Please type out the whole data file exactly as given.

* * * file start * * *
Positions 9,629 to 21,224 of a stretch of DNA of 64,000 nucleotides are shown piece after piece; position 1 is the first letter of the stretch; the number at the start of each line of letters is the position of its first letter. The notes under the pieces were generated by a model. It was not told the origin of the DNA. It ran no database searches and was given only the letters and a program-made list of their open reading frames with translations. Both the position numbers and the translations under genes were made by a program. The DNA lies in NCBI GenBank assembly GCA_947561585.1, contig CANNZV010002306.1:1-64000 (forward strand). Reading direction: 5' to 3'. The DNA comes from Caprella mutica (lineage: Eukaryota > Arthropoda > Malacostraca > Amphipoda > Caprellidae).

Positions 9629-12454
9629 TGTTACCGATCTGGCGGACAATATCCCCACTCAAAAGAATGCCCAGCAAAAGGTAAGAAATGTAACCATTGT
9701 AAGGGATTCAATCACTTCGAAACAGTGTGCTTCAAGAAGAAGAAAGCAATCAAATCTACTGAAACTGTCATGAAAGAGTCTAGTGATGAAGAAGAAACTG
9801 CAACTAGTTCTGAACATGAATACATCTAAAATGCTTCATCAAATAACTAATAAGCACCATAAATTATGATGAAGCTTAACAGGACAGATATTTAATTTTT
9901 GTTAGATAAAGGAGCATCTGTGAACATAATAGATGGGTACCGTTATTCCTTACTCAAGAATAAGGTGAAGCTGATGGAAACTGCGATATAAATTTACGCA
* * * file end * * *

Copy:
Positions 9,629 to 21,224 of a stretch of DNA of 64,000 nucleotides are shown piece after piece; position 1 is the first letter of the stretch; the number at the start of each line of letters is the position of its first letter. The notes under the pieces were generated by a model. It was not told the origin of the DNA. It ran no database searches and was given only the letters and a program-made list of their open reading frames with translations. Both the position numbers and the translations under genes were made by a program. The DNA lies in NCBI GenBank assembly GCA_947561585.1, contig CANNZV010002306.1:1-64000 (forward strand). Reading direction: 5' to 3'. The DNA comes from Caprella mutica (lineage: Eukaryota > Arthropoda > Malacostraca > Amphipoda > Caprellidae).

Positions 9629-12454
9629 TGTTACCGATCTGGCGGACAATATCCCCACTCAAAAGAATGCCCAGCAAAAGGTAAGAAATGTAACCATTGT
9701 AAGGGATTCAATCACTTCGAAACAGTGTGCTTCAAGAAGAAGAAAGCAATCAAATCTACTGAAACTGTCATGAAAGAGTCTAGTGATGAAGAAGAAACTG
9801 CAACTAGTTCTGAACATGAATACATCTAAAATGCTTCATCAAATAACTAATAAGCACCATAAATTATGATGAAGCTTAACAGGACAGATATTTAATTTTT
9901 GTTAGATAAAGGAGCATCTGTGAACATAATAGATGGGTACCGTTATTCCTTACTCAAGAATAAGGTGAAGCTGATGGAAACTGCGATATAAATTTACGCA